Central banks see off speculators

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THE FRENCH franc yesterday staged a convincing recovery from one of the gravest speculative attacks since the Second World War, as the impression grew that the central banks may have finally gained the upper hand over the markets.

Though the currency turmoil that broke out in earnest two weeks ago may yet resume, few in the market are presently willing to bet on a French franc devaluation. Aided by further intervention from the Banque de France shored up by rumoured support from the Bundesbank, the franc recovered from a low of FFr3.40 to the German mark yesterday to around FFr3.3775, the highest level for six weeks and safely above the European exchange rate floor of FFr3.4305.

'The crisis may not be over,' said George Magnus of Warburg Securities, 'but the battle is now moving in favour of the central banks.'

The French central bank was thought to have all but exhausted its foreign currency reserves and was rumoured to have sold gold to buttress its intervention on the foreign exchanges.

The franc's recovery was also said to have been helped by the covert assistance of French commercial banks, which quoted wider than usual spreads for trades in French bonds, making it more costly for speculators to sell French government paper.

The franc's recovery was heightened by rumours that the exchange rate mechanism could be realigned this weekend, with the hard currency core comprising the mark, the French franc, the Belgian franc and the Dutch guilder revaluing against the Spanish peseta, the Portuguese escudo and the Irish punt. As a result, few dealers felt safe starting the weekend with oversold positions in the French franc.

The pound meanwhile weakened early in the day, falling around two and a half pfennigs to DM2.51 as concern mounted that John Major's speech to Parliament on Thursday had failed to reassure the markets that the Government has a coherent economic policy. But in late trading, the pound ended less than a pfennig lower at DM2.7371, aided by short covering ahead of the weekend and rumours that sterling would return to the ERM, which the Treasury denied.

Whether turmoil returns to the markets depends upon market reaction to Monday's meeting of European finance ministers in Brussels, at which reforms of the European Monetary System are due to be discussed. However, expectations that reforms will be discussed in detail are probably overdone.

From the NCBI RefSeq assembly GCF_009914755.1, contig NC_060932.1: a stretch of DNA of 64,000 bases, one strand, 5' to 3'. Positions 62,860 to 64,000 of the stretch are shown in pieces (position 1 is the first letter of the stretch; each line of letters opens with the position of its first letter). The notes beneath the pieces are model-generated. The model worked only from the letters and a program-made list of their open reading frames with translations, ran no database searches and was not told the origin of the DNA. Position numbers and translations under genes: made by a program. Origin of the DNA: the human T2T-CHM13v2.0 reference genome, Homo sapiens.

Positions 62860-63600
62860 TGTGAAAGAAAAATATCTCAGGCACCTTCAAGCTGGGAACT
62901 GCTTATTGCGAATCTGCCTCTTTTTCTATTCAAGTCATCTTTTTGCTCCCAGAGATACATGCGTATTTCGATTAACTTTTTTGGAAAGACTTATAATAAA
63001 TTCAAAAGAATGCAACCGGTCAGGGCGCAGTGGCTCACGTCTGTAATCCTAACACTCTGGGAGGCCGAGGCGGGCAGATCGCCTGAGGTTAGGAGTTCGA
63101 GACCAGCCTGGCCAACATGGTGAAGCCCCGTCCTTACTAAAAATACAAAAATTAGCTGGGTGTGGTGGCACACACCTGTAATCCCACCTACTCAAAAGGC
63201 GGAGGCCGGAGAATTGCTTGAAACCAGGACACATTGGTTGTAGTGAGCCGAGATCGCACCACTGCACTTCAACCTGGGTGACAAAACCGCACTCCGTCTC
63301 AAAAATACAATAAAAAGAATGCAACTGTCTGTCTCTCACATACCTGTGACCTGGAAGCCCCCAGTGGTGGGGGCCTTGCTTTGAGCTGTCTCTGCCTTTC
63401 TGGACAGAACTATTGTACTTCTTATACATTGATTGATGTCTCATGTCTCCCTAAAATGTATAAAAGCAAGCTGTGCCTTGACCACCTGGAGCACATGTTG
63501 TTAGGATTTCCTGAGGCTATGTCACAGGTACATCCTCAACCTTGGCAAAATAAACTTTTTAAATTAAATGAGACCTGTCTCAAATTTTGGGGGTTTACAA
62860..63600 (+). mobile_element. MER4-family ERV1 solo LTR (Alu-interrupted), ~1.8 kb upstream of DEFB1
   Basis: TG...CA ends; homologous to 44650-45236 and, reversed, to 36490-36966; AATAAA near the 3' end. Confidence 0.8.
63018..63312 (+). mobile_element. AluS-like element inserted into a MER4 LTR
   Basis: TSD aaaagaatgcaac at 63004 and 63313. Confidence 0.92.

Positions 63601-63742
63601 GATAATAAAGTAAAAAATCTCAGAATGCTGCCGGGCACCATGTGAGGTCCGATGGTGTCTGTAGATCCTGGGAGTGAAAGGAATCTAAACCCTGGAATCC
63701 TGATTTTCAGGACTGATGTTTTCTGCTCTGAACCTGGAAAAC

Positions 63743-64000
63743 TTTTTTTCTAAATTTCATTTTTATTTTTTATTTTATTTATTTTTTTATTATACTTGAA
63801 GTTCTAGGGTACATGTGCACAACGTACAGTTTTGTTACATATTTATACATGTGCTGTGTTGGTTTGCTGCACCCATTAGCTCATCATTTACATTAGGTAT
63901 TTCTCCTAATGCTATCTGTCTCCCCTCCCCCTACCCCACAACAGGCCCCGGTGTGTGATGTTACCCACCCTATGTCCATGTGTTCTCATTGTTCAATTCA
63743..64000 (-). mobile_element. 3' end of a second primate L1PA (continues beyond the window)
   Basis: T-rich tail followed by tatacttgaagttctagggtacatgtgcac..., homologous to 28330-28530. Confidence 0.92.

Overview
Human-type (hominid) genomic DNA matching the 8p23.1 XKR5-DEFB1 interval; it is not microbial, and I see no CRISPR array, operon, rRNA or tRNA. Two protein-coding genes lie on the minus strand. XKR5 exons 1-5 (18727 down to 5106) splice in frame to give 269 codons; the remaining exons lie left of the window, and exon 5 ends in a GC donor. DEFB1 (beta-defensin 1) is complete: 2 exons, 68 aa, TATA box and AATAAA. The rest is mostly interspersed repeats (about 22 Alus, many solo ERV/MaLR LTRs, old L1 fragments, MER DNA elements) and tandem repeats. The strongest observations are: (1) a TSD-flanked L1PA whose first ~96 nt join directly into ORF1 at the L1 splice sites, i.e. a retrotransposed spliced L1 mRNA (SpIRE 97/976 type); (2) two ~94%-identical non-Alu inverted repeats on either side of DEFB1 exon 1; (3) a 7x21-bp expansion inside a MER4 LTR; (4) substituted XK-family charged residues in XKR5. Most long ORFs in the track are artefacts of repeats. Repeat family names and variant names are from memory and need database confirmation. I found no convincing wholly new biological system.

Markets are also likely to react to next Friday's Bundesbank council, where some hope to see a further cut in official German interest rates. Yet here, too, hopes may be riding too high.

Bundesbank officials this week expressed growing concern at the acceleration of money supply growth, which they put down almost entirely to the continued expansion of credit demand. The Bundesbank's massive sales of marks in the foreign exchange markets, put at well above DM60bn, have yet to feed through to the official money supply figures. Although the Bundesbank has moved to sterilise the impact on the money supply by selling German government bills and bonds, it is thought the Bundesbank's intervention may drive German money supply growth even higher.

The dollar was briefly lifted by the continued uncertainty surrounding the ERM in spite of weak US economic figures. US durable goods, excluding orders for military equipment, fell by 0.9 per cent in August. Existing home sales dropped by 3.2 per cent.

By the London close, however, the US currency was nearly one pfennig lower at DM1.4785 while the pound gained 0.5 cents to dollars 1.7135.

Meanwhile, concern about Democratic Presidential candidate Bill Clinton's plans for controls on healthcare costs sparked a sale of drugs stocks on Wall Street. After diving to 3,233.84, the Dow Jones average closed 37.55 points down at 3,250.32.

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